Mark Dery reviews the great J.G. Ballard’s latest and possibly last book, a “pre-posthumous memoir” titled Miracles of Life, for L.A. Weekly. “In response to my inquiry about who would be bringing out Miracles of Life in the States, and when,” writes Mark in a chronicle of his correspondence with Ballard for his blog, Shovelware,

“he replied (with exasperation mellowed by resignation) that the book wouldn’t be coming out in America because—my paraphrase, not a direct quote—he was well and truly fed up with American reviewers’ middlebrow moralizing and pop-psych insistence on Deep Feelings over astringent ideas. American critics complain that his characters are crash-test dummies; that his books are plotless film loops, obsessive-compulsive meditations on the pathologies of everyday life in postmodernity.“Ballard’s point exactly, as he writes in his incomparable introduction to the French edition of Crash (a virtual graduate seminar in a few pages, richer in insights into the postmodern condition than all of Lyotard’s books laid end to end):

The marriage of reason and nightmare that has dominated the 20th century has given birth to an ever more ambiguous world. Across the communications landscape move the spectres of sinister technologies and the dreams that money can buy. Thermo-nuclear weapons systems and soft-drink commercials coexist in an overlit realm ruled by advertising and pseudo-events, science and pornography. Over our lives preside the great twin leitmotifs of the 20th century–sex and paranoia. [...] Options multiply around us, and we live in an almost infantile world where any demand, any possibility, whether for life-styles, travel, sexual roles and identities, can be satisfied instantly.[...] Given these transformations, what is the main task facing the writer? Can he, any longer, make use of the techniques and perspectives of the traditional 19th-century novel, with its linear narrative, its measured chronology, its consular characters grandly inhabiting their domains within an ample time and space? Is his subject matter the sources of character and personality sunk deep in the past, the unhurried inspection of roots, the examination of the most subtle nuances of social behaviour and personal relationships? Has the writer still the moral authority to invent a self-sufficient and self-enclosed world, to preside over his characters like an examiner, knowing all the questions in advance? Can he leave out anything he prefers not to understand, including his own motives, prejudices and psychopathology?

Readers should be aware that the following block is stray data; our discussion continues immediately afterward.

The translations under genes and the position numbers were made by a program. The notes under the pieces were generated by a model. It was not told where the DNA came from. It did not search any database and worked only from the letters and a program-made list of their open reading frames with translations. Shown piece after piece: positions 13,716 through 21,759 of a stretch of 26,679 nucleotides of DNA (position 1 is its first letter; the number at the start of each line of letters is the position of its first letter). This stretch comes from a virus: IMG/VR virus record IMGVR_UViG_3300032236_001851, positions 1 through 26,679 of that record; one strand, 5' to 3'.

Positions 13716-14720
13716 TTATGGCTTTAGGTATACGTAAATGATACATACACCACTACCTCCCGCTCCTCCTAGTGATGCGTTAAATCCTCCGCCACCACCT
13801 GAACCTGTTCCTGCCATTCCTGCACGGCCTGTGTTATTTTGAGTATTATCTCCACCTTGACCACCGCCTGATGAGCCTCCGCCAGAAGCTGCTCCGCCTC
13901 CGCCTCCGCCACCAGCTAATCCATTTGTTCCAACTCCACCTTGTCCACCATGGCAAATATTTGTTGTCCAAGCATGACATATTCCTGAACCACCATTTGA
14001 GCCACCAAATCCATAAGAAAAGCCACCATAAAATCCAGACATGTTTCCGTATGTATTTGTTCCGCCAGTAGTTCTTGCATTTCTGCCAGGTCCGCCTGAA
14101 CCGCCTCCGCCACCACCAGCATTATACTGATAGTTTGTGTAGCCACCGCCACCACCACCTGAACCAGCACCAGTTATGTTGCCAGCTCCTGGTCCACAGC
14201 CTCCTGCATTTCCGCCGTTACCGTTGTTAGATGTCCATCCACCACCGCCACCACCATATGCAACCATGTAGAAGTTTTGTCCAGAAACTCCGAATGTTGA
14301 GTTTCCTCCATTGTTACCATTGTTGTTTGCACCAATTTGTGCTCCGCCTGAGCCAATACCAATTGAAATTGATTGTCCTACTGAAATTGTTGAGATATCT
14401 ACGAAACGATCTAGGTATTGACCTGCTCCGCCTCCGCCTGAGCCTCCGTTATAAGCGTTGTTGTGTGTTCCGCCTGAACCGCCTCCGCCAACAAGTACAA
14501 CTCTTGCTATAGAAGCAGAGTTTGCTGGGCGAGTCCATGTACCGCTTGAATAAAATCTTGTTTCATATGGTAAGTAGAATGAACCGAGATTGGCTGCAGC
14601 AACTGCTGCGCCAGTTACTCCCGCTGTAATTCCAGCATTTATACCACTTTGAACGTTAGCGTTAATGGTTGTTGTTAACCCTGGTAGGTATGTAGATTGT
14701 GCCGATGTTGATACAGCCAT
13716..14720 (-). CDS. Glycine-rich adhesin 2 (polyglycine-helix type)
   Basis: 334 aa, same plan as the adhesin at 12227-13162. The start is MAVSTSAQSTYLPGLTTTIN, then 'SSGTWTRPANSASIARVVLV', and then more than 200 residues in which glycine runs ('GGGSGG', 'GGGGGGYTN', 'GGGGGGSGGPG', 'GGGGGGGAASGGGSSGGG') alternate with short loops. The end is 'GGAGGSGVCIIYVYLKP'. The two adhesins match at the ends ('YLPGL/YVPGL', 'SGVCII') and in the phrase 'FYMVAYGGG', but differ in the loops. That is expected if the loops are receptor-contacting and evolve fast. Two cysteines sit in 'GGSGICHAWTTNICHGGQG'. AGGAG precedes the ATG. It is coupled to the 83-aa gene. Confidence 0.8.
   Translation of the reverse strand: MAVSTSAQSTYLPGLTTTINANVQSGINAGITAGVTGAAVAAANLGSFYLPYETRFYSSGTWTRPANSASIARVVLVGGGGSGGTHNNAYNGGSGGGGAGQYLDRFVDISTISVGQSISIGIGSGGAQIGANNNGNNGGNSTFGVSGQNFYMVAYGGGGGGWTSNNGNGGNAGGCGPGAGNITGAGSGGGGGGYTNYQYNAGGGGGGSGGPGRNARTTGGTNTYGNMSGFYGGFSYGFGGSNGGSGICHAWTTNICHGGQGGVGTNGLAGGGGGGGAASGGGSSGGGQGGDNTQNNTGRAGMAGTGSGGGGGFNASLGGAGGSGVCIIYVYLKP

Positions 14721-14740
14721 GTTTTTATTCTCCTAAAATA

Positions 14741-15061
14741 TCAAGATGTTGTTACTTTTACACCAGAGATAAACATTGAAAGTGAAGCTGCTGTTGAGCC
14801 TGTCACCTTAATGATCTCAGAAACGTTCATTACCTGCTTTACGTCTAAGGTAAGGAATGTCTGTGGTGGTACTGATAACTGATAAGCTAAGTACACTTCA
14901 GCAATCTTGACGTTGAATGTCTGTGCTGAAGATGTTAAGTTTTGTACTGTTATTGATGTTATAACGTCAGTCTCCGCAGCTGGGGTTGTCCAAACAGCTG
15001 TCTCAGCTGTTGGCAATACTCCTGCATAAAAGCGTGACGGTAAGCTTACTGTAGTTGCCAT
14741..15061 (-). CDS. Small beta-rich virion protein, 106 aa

[...] I feel that the balance between fiction and reality has changed significantly in the past decades. Increasingly their roles are reversed. We live in a world ruled by fictions of every kind—mass-merchandizing, advertising, politics conducted as a branch of advertising, the pre-empting of any original response to experience by the television screen. We live inside an enormous novel. For the writer in particular it is less and less necessary to invent the fictional content of his novel. The fiction is already there. The writer’s task is to invent the reality.